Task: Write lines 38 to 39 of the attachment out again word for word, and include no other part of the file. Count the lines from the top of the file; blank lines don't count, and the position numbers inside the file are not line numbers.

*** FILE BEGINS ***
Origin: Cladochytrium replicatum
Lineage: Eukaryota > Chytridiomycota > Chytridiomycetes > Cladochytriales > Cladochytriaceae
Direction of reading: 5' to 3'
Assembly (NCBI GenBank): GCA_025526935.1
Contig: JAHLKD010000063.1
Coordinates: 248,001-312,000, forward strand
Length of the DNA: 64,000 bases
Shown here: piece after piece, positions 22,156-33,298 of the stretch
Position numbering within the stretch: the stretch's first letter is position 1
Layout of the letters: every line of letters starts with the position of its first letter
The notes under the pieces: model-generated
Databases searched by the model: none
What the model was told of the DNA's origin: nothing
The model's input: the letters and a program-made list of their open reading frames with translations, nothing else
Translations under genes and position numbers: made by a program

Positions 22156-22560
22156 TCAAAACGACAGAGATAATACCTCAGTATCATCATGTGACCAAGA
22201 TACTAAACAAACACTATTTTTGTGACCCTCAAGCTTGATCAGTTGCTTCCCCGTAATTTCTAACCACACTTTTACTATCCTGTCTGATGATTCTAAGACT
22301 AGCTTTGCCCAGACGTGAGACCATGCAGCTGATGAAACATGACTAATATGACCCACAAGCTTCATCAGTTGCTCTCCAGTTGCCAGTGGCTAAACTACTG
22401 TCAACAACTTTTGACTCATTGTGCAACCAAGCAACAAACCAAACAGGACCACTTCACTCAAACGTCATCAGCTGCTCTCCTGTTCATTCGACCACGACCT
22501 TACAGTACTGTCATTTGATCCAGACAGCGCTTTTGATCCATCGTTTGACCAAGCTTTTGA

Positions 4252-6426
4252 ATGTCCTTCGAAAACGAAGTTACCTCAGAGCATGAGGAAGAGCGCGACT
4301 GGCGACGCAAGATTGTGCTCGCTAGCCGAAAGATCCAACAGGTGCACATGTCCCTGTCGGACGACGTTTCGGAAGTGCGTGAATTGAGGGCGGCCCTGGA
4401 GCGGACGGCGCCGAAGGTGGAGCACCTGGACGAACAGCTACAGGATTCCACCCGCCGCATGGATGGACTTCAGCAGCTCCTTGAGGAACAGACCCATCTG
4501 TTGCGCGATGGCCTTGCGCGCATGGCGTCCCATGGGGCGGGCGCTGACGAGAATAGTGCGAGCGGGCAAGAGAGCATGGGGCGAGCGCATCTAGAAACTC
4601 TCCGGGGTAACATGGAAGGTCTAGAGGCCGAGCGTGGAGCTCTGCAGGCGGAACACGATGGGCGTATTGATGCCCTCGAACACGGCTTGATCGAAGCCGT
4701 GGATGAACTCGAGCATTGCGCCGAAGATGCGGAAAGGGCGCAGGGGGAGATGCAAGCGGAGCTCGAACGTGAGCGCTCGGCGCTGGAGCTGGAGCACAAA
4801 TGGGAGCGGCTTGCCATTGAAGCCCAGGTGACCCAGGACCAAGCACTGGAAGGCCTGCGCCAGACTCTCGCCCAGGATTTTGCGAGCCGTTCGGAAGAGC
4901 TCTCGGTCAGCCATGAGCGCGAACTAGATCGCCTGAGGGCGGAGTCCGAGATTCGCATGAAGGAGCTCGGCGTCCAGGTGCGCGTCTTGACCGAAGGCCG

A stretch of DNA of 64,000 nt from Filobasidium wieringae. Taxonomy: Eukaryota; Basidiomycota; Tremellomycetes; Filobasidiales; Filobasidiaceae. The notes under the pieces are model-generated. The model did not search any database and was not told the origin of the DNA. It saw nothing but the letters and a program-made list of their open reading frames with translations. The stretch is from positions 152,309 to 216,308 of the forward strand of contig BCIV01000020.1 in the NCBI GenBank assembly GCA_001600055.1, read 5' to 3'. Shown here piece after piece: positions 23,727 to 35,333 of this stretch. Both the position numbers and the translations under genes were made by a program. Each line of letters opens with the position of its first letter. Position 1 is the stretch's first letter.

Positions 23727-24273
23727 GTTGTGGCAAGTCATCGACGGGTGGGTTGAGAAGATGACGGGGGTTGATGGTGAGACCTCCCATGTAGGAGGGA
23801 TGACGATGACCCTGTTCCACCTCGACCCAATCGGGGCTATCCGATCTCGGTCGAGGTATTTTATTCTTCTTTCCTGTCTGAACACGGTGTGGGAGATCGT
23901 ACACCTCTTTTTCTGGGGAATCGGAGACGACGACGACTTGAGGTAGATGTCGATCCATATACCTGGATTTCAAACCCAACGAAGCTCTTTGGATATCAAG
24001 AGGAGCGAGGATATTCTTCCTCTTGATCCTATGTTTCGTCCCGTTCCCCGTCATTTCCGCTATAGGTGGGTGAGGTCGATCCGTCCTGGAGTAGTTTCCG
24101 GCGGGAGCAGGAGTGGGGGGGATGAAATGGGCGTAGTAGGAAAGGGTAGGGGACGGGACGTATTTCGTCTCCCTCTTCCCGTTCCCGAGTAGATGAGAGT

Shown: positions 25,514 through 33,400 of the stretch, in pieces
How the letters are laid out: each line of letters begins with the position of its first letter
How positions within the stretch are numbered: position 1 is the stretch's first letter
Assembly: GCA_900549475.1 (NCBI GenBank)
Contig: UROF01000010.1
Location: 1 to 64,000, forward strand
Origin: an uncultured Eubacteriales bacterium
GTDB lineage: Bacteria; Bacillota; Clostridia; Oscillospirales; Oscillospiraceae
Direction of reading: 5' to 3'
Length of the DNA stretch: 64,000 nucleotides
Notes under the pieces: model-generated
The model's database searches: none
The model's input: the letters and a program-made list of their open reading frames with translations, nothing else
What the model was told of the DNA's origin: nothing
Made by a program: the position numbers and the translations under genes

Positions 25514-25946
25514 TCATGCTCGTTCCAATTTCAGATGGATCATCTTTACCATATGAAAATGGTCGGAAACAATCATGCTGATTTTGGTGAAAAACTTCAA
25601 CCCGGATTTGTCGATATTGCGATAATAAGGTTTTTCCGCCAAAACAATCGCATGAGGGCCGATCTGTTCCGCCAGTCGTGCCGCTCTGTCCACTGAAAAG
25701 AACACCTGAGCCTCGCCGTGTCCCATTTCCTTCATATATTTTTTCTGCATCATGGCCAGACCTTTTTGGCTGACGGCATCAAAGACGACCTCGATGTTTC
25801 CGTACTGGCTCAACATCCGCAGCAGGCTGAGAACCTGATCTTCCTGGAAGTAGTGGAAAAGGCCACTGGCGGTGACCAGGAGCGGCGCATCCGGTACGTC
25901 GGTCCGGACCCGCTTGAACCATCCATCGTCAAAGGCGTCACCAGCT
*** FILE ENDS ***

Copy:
Shown: positions 25,514 through 33,400 of the stretch, in pieces
How the letters are laid out: each line of letters begins with the position of its first letter